The outer characteristics of the local contingent of GI characters are coming into focus. There is an individual with the most magnificently mashed nose I have encountered since the dear dead day of Leo Dardeen. There is a San Antonio special who believes that Negroes come in heat like dogs and should be shot likewise. There is a lad who looks enough like Alan Ladd to spit for him. There is the man whom the sweating Sergeant Luckman and I had to arrest that day in Seattle. And there is smiling Jack Martin, unfamiliarly known as Juan Marteen.
Jack is a curly headed kid of 22 years. Irish extraction and uncertain U.S. citizenship. He has been trying to get his U.S. papers for four years but keeps bumping into the problem of where he is from.
He was born in Northern Ireland and went with his parents to Canada. His father took his sisters, two, down to the states, and later Jack crossed the border with his mother—a mistake, that.
His parents took out papers and Jack claims derivative citizenship from that. But they took out papers as Canadian immigrants and Jack was a minor while in Canada and born in Ireland. He had not come under the jurisdiction of Canadian citizenship. As far as the Canadians are concerned he is either North Irish (United Kingdom) or American. The U.K. claims him, and the U.S. says that since he crossed the border with his mother instead of his father he cannot be a citizen by derivation. This seems silly to everyone except the authorities concerned.
Jack is still fighting it through and the last word he received was that if he would appear in court in any Alaskan town the case would be reopened. You know how many Alaskan towns there are in this area. But the whole affair is becoming slightly academic because Senor Juan has an overpowering urge to go to Mexico after the war. He may take out Mexican papers.
I’d better back up a bit. I met Martin my first day here and noticed nothing about him except that he looked faintly like Craig Hartwich, minus the girlishness, and that he wore a turtle-necked sweater with an Errol Flynn arrogance. One of the kids in the hut noticed my Spanish text books as I unpacked and suggested that I talk to Jack, because “I think he talks it.”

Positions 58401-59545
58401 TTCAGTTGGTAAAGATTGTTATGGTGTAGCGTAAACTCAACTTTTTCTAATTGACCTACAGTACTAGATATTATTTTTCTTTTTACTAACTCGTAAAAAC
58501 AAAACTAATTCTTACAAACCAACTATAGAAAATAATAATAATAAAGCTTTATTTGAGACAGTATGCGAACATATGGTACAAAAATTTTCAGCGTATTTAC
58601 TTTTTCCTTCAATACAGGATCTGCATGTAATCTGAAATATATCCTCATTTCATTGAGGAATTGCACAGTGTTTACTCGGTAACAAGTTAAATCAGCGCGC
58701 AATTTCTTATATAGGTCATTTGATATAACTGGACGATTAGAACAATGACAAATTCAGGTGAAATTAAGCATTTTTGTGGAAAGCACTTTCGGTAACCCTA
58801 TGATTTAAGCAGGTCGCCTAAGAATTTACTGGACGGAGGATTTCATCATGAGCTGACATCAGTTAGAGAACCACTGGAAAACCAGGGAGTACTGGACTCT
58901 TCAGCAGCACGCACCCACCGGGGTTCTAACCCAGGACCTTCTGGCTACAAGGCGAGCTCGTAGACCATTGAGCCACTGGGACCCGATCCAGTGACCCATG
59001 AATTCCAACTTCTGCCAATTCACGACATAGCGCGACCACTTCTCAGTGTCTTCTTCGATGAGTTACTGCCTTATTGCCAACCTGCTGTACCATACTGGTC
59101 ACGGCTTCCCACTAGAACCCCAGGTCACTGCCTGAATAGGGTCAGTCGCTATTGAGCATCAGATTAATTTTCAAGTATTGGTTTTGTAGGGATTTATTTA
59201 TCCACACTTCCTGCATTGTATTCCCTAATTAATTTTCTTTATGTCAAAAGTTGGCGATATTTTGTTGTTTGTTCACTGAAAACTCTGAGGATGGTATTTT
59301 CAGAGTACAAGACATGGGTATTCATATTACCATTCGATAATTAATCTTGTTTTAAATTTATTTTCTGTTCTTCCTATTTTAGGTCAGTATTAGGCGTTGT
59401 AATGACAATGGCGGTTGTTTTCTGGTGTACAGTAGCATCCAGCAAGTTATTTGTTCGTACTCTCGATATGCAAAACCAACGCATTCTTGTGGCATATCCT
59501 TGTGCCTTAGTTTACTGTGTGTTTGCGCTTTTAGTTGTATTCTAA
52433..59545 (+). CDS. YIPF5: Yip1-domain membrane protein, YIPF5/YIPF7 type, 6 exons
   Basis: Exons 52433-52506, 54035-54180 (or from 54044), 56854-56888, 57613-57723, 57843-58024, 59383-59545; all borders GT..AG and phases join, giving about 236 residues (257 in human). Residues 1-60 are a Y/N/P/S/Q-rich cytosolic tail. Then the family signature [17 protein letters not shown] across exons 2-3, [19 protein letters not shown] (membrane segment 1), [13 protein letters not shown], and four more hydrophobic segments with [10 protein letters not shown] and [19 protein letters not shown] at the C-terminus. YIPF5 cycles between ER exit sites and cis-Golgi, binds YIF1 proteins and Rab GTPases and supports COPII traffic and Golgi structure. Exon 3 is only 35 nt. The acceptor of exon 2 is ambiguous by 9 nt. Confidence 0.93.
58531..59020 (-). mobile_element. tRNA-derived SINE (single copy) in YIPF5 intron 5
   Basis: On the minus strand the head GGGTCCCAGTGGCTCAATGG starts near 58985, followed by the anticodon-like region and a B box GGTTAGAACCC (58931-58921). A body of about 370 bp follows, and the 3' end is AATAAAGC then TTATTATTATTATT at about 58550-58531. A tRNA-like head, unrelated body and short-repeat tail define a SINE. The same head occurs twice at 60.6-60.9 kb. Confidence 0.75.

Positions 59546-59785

So last night when Jack wandered into our hut looking for someone who wasn’t there (the second time he had been in the hut in eleven months) I asked him about Spanish and he said he had studied it for several years. He made several visits to Ensenada and has plans to go to the University of Mexico after the war. That, of course, led to pictures of Patzcuaro and a general bullsession. Somewhere along the line I mentioned being from Tacoma. “Do you know many people there?” he asked.
“Quite a few. I grew up there.”
“Know Roger Mastrude?”
He had met Roger at Fort Lewis in 1941. They became almost inseparable. As we talked he kept pulling things out of his pockets—the key to Mastrude’s car, which Jack later bought from him; Roger’s old GI drivers license; a piece of poetry they had copied while in the Tacoma library. He is a great admirer of Tarz, whom he always calls Margaret; and he knew Kenny and Fay, Elmer Stewart (he has one of Elmer’s Esperanto books), Otto’s friends and Brown’s Point, Jack Mansfield, and others. He had dinner once at Clark and Maurine’s houseboat, but did not see them again. He thinks that he met Otto once but is not sure.